Then, suddenly, as if he had been maliciously targeted last, Miranda began to sense it in himself. It began with a soft buzzing sound accompanied by an irresistible persistent yearning to be physically closer to the structure, as if he were being pulled by an invisible, unbreakable tether wrapped tightly about his torso.
The three other men had formed a semicircle before him. It seemed weird the way they were all staring past him at the structure and how the structure had suddenly intensified its prismatic colors from emerald to crimson undulating them like curtains, rising and falling in hypnotic spirals.
“Can’t you hear it?” The doctor was deathly pale, and his thin lips were quavering uncontrollably.
“It’s lovely!” he whispered hoarsely as if in a trance. “I never imagined…” he sobbed.
“Yes, I can hear it too!” Smyslov yelled into his space-helmet intercom. Miranda was clearly hearing it also. It reminded him of the songs of legendary sirens by the mythical shores singing enticingly to sailors who chanced to pass their shores. As if in a trance, he could feel himself following the others as they robotically began to approach the structure’s base in single file. He desperately struggled to stop his legs but they seemed to have a mind of their own. Every musical note seemed as if a command which their brains helplessly obeyed. Soon, the great structure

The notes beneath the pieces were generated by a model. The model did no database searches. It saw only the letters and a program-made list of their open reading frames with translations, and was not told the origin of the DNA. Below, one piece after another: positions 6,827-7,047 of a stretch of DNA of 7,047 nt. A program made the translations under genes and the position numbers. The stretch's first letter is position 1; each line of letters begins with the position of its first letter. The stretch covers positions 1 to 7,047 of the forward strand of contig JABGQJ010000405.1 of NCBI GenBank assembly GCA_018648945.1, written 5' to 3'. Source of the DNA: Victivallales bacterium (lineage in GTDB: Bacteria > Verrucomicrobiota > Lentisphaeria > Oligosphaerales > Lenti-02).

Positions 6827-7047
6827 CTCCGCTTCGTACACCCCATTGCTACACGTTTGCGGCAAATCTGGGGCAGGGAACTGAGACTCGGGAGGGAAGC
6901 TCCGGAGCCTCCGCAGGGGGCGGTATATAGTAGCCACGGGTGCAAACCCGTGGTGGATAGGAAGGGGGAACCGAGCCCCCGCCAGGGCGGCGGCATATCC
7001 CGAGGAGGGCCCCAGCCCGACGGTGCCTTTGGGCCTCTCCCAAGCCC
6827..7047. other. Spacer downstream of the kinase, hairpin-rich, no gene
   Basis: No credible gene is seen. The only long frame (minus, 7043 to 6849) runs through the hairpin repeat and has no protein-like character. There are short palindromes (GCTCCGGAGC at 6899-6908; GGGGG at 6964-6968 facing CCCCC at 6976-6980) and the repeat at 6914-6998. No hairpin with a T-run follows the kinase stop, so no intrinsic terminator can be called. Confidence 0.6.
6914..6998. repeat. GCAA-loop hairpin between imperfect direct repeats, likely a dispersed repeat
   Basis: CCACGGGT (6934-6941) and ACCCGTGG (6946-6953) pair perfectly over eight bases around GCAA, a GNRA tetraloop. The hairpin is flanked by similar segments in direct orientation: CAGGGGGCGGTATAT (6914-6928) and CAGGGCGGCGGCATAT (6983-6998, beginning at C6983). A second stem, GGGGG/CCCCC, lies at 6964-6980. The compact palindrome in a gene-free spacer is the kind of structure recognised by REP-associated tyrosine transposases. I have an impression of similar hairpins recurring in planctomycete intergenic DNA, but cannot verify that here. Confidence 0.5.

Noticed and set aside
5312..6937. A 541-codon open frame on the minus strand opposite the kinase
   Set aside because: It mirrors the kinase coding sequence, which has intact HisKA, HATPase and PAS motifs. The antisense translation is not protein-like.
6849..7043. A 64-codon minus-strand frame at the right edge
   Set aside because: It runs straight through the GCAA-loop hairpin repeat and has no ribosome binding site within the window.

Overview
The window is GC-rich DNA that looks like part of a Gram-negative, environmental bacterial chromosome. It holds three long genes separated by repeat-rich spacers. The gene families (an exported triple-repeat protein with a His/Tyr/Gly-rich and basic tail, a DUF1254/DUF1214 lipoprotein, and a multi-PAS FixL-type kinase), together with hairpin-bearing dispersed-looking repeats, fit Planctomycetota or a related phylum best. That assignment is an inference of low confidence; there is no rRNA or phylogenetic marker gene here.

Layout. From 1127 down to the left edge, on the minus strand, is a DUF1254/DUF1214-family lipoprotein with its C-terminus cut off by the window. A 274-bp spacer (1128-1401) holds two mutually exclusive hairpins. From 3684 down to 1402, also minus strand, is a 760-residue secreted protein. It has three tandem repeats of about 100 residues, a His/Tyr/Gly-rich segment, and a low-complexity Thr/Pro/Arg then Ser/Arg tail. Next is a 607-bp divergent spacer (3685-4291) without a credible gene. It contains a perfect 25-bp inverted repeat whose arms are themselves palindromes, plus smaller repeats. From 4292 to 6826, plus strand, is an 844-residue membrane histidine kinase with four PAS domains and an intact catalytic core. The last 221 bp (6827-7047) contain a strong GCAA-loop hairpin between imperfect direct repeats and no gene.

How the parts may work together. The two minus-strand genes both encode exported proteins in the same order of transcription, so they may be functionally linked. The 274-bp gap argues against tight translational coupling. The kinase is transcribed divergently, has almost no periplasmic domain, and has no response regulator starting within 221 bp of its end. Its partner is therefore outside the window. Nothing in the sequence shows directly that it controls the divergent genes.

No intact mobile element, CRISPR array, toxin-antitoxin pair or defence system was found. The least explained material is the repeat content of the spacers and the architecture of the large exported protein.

loomed featureless, towering into the alien red-clouded skies, black dunes fanning out like a skirt from its
Miranda felt himself stumble and fall face-first onto the sand, but was immediately wrenched violently to his feet again like a marionette. He watched helplessly as Smyslov, still bellowing in protest, was ascending the undulating basaltic sands toward the structure’s quivering base. Its former metallic appearance had suddenly assumed spotted, organic, and sponge-like texture. The Russian wavered stubbornly for a moment as if in a life or death struggle - his massive back muscles working in spasms, and his pillar-like legs striving to anchor themselves in the black sand. Then, as if he had been drained of all energy, his body went limp and lurched violently forward at the waist, and disappeared into the heaving mass of gelatinous surface that the structure had now assumed.